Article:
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Amazing subterranean shrine reveals beautiful Pakistani tradition

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How many of us treat old Bibles with as much respect?

When we thumb through our Bibles, sometimes we realize we've taken too many notes in the margins, highlighted too many amazing passages and have opened the Bible so many times, the spines are permanently damaged.

Workers reveal hundreds of unused Korans, carefully wrapped in cloth (EPA).

Workers reveal hundreds of unused Korans, carefully wrapped in cloth (EPA).

Highlights

By Kenya Sinclair (CALIFORNIA NETWORK)
Catholic Online (https://www.catholic.org)
1/23/2017 (3 years ago)

Published in Middle East

Keywords: Koran, tunnels, Pakistan


LOS ANGELES, CA (Catholic Online) - Most of us will put the old Bible away on a shelf, where it lies forgotten until we throw it away, or throw it away and purchase a new one.

In Pakistan, the Muslim population honors their holy book, the Koran, and are not allowed to simply throw their old, worn, torn copies in the garbage.


Samad Lehri, a businessman living in the Chilthern Mountains in Quetta, Baluchistan, created the Jabel-e-Noor foundation (meaning "Mountain of Light) in 1992.

The foundation honors the Koran by wrapping them in beautiful cloth then burying them in the hill.

Thousands of Koran were discovered in a network of tunnels.

Thousands of Koran were discovered in a network of tunnels (EPA).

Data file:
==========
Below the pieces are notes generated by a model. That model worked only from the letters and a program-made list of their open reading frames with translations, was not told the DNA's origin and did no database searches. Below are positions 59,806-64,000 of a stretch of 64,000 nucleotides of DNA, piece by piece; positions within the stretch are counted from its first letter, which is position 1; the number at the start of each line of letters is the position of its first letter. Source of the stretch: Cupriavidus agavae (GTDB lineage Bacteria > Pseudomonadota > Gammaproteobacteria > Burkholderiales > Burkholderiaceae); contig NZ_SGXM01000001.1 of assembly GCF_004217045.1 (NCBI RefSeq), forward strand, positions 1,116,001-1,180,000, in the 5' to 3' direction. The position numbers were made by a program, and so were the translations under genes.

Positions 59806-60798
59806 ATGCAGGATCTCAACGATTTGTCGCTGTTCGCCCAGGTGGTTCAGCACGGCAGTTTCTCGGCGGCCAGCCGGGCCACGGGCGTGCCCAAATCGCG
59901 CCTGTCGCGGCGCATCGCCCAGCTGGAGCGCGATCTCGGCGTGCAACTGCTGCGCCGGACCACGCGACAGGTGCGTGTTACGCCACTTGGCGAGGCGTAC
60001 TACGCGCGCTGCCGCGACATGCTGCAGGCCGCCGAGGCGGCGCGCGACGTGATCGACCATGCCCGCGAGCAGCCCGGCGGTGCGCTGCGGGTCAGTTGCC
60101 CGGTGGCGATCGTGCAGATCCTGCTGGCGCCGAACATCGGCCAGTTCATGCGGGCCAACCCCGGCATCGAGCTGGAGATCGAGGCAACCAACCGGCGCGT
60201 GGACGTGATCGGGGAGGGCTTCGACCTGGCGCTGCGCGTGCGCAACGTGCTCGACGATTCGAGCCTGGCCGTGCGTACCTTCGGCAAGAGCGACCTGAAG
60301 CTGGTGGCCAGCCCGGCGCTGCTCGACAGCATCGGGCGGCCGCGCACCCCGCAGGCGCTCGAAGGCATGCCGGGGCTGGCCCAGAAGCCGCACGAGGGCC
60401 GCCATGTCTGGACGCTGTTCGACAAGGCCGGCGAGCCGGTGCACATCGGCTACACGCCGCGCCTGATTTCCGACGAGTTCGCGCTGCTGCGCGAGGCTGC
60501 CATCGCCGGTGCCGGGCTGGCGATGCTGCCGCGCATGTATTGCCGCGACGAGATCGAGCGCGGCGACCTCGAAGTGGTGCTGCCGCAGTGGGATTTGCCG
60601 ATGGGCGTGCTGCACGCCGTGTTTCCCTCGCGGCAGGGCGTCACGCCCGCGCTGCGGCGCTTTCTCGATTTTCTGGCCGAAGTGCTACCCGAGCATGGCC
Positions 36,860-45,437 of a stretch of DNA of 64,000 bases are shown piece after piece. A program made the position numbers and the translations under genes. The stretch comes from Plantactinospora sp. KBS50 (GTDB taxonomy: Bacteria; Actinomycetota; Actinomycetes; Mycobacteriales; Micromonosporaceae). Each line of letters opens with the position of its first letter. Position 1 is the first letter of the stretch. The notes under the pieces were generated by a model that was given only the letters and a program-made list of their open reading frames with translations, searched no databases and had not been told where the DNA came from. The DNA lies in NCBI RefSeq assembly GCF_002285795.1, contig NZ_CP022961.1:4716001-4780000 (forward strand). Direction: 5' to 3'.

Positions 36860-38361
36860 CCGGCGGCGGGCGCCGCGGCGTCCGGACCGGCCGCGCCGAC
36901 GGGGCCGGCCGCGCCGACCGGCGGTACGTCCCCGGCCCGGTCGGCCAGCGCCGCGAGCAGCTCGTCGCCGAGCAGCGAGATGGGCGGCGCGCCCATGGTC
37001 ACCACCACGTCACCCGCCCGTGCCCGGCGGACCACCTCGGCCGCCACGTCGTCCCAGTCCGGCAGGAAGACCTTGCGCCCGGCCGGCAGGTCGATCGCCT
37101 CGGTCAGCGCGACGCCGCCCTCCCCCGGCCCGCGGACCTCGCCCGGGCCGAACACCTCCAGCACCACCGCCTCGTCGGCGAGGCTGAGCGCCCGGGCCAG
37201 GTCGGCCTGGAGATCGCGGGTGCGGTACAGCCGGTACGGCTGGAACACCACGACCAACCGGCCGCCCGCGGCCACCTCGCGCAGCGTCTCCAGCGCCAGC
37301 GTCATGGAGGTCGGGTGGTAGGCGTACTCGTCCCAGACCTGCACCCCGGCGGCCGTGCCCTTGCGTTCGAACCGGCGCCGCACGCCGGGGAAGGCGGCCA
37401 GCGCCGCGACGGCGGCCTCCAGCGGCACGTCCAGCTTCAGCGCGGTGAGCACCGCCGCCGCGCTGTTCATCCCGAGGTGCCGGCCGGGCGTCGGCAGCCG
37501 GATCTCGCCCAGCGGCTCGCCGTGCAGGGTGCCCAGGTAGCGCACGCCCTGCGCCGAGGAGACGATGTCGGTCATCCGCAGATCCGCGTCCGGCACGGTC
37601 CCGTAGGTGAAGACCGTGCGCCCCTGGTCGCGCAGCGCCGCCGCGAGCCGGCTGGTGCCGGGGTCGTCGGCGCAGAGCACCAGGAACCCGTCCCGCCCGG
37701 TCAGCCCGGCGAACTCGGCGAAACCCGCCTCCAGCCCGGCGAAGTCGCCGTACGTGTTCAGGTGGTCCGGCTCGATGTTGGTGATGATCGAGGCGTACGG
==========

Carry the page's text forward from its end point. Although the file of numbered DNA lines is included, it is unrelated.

What began as a nice way to honor the disused books quickly caught on and people from all over the country began sending their worn holy books to Lehri.

People from across Pakistan send their unused Koran to these tunnels.

People from across Pakistan send their unused Koran to these tunnels (EPA).


The small cave he made quickly expanded to a series of tunnels spanning 2.2 miles.

Many visit the shrine to see preserved historical copies of the Koran.

Many visit the shrine to see preserved historical copies of the Koran (EPA).


The tunnels are believed to house about 2.5 million copies of the Koran but there are still several piles of the Koran waiting for new tunnels to be paved before they can be put away.


Some copies are over 600-years-old and the more historical copies are kept on display beneath glass cases.

Thousands visit the shrine each day to see the collection and they are not charged a single cent - though they are welcome to donate, which helps fund the digging and paving of more tunnels.

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